Talks over regulation of digital currencies and crypto exchanges are a way to help the market become healthier and more transparent. Cryptocurrencies and exchanges indeed have many issues to address and challenges to overcome. Here, we highlight some of the main concerns and recent issues that are preventing the crypto revolution from progressing to its next stage.

Security

The biggest problem currently in the crypto market is the lack of security. Indeed, with news of hackings and breaches often making headlines, users are demanding more protection over their assets and data.

It is important to remember that as technology becomes more sophisticated, so do hackers. Exchanges are essentially so vulnerable to hacks because they centralise the risk, so further decentralisation can be an option in the pursuit for maximum security.

Security is indeed an urgent and weighty matter. Coin Desk reports that each day, $2.7 million is stolen from exchanges, with the amount of cryptocurrency taken in 2018 having increased 13 times compared to the previous year. This amounts to $2.7 million in crypto assets being stolen every day, or $1,860 each minute.

Transparency

Indeed, it is a well-established fact that the majority of ICOs end up unsuccessful — some of them even fraudulent. Furthermore, many expensive crypto projects often make a case for themselves claiming they are decentralised, when in reality, data from Token Analyst for Yahoo Finance showed that nearly 80% of the top 50 coins are held by the top 20 wallets. In 16 cases, the 20 biggest wallets held more than 90% of total token supply.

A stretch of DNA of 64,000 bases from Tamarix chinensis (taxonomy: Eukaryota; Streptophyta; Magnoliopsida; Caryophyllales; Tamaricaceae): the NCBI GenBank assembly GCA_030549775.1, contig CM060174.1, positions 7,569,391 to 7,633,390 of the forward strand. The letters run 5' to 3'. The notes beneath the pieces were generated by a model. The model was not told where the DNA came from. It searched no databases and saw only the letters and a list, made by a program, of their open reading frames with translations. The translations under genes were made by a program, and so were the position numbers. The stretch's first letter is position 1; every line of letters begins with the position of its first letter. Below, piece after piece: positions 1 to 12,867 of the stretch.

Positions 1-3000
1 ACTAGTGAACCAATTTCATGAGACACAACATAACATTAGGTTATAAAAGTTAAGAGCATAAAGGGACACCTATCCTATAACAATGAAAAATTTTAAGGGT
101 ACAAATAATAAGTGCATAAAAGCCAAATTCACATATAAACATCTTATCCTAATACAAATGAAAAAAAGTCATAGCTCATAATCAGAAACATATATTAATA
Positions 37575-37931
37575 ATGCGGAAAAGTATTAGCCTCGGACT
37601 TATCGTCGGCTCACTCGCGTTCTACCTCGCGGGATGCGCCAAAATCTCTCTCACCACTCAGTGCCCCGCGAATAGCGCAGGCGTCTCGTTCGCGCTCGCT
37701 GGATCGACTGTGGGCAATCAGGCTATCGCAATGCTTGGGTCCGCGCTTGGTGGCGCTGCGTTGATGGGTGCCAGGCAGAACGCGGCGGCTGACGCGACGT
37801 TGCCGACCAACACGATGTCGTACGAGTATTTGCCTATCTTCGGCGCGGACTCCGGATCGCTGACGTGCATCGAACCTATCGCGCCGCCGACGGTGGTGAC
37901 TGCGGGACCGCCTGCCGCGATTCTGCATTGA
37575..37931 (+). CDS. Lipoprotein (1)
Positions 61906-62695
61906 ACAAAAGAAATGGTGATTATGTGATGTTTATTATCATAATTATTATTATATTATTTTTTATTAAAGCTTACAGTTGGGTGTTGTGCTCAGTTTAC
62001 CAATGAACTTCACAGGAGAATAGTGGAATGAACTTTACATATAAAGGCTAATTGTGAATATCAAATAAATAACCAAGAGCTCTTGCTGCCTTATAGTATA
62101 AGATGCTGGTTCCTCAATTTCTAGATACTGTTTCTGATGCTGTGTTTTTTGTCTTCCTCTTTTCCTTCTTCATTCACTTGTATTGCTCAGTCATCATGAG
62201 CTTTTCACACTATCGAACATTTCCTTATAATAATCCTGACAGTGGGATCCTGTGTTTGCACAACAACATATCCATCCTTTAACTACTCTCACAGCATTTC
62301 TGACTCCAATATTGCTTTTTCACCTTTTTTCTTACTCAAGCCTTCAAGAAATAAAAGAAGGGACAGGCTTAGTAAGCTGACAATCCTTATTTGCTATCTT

Much like in the more traditional economy, power dynamics also underline the negotiations and collaborations set in the crypto sphere, and the nuances of marketing strategies can mislead users and investors.

The lack of transparency, accountability and professionalism from renowned institutions can poison the benefits of digital currencies and undermine the strength and influence of blockchain adoption in different industries beyond finance. True blockchain believers call for an end to sketchy practices in the financial system and market structures, promoting widespread professionalism and ethical standards.